Money supply and leverage in the world
Since 1981, we are in an expansionary cycle. The “broad money” supply has increased by $30-trillion in the last seven years. The debt leverage in the world has grown by $57-trillion since 2007. This poses some new risks to financial stability and will undermine global economic recovery and growth.
High debt levels, whether in the public or private sector, have historically placed a drag on growth and raised the risk of financial crises that spark deep economic recessions.
There is too much leverage in the world now. The world over, central bankers and governments have been printing money. Since 1982, we are in a massive asset inflation cycle. The fact that government yields have peaked out, and bonds, real estate, and stock markets have all rallied is a powerful sign. Today, we live in a world of “decelerating economic” growth and “accelerating productivity” growth.
With bank lending remaining constrained due to new regulations, non-bank credit is growing. No wonder, the rapid growth of shadow banking in China also is a huge concern.
Professionals, like me, who study and work across emerging markets can see the pressure on lending balance-sheets. We saw a little glimpse of that yesterday with the 7% market crash. What is happening in Chinese and Indian banking is just a precursor of things to come. You might want to check the loss rates again that P2P and Alt-lenders are running in an expansionary credit cycle. These “new lending” balance sheets have not been subject to contractions. So, there’s a still a long way to go before any “victory is declared.”
Now, don’t get me wrong, I am a big believer and supporter of things digital and got involved in FinTech long before even the word “fintech” was cool. However, sometimes it helps, to put things in perspective. As they say- “Don’t drink your own Kool-Aid”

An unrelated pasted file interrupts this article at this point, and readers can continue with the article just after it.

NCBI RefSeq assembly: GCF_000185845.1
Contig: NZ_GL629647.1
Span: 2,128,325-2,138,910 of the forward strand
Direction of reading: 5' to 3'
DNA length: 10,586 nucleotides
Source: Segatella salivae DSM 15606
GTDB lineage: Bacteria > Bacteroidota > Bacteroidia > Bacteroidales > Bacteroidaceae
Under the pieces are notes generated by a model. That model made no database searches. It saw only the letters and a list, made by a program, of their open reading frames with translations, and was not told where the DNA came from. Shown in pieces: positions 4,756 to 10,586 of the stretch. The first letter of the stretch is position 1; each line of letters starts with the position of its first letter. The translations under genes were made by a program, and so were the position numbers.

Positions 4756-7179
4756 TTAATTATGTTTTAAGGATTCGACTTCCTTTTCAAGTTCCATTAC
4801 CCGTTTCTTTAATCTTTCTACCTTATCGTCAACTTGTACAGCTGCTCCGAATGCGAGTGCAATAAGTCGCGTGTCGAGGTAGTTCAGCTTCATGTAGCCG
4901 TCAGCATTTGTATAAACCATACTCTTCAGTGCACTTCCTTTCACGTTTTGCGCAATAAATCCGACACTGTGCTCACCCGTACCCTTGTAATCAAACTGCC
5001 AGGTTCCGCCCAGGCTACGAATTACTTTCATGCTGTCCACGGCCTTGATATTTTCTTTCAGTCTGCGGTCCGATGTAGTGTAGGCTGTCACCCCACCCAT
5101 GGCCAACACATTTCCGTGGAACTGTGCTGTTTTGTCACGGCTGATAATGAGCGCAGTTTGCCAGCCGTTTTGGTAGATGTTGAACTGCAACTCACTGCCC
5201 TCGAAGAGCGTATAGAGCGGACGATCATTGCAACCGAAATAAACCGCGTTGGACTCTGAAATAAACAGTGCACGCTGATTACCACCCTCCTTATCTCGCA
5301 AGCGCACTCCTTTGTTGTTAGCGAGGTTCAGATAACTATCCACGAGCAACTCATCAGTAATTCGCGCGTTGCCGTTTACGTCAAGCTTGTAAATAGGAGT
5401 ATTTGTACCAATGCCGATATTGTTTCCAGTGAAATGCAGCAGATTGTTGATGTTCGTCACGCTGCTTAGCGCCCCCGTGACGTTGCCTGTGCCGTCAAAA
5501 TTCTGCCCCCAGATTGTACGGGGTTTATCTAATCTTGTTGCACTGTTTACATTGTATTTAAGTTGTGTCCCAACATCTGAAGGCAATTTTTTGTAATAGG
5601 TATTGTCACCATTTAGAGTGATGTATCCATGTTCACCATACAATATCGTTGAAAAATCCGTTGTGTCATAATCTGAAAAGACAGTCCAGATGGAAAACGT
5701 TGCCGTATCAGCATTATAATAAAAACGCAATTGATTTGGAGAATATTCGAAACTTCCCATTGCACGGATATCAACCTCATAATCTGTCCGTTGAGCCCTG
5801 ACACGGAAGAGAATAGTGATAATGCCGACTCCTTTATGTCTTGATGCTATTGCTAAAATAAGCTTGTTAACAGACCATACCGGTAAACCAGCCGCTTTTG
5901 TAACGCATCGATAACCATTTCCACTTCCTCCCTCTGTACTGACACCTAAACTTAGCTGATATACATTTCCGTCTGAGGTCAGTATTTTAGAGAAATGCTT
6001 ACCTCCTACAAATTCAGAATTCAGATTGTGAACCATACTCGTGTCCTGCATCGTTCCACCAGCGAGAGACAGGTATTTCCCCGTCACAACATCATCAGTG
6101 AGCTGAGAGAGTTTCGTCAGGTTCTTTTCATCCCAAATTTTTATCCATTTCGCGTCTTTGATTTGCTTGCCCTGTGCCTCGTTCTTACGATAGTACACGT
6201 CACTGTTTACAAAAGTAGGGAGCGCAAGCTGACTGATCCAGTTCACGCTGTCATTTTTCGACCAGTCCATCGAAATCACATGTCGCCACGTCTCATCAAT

“Fintech is not about killing the banks. Fintech is about working with the banks”
Step out of the frame to see the bigger picture
Powerful forces — customer expectations, technological capabilities, regulatory requirements, demographics, and economics — are creating an imperative for the retail banking industry to change.
Predictably, there is a lot of action happening in the FinTech space which tech media sometimes celebrates as the birth of “bank slayers.” While it is nice to celebrate innovation, it is also necessary to put things in perspective by ‘stepping out of the frame’.
1) Since 2010, digital banking startups around the world have received only $20 billion in funding (as per CBInsights). Majority of these digital lending startups operate as an “intermediary” platform, and only a very small number operate as “balance sheet” lenders.
2) In 2015, the total money spent on IT-related costs, by all banks worldwide, was approximately $190-billion.
3) In 2014, banks earned a net income of $1-trillion on equity capital of $10-trillion, and 40% (i.e. $400bn) of this net income was in the form of credit interest income alone.
Many have predicted the death of incumbent banks while suggesting that disruptive new digital lenders will start offering a better customer experience through new products and channels.
The fintech sector is being shaped by shifting market conditions, new regulations, and changes in consumer demands and behaviors.
While I am excited about the future of digital finance companies, I’ll not write an obituary for the banks. I think banks will continue to exist during our lifetime. Their form, shape, and ownership structure will change. It’s more likely to be an “evolution” than a “revolution.”
It'll immensely help if media echo chambers, practitioners, and influencers exhibit some maturity and start thinking of FinTech ventures and banks as collaborators, working towards providing superlative customer experience and credit access to billions of unbanked people in a very cost-efficient way.
Rather than play the “FinTech vs. Bank” game, I think, it is time to collaborate strategically and create greater economic value for the world.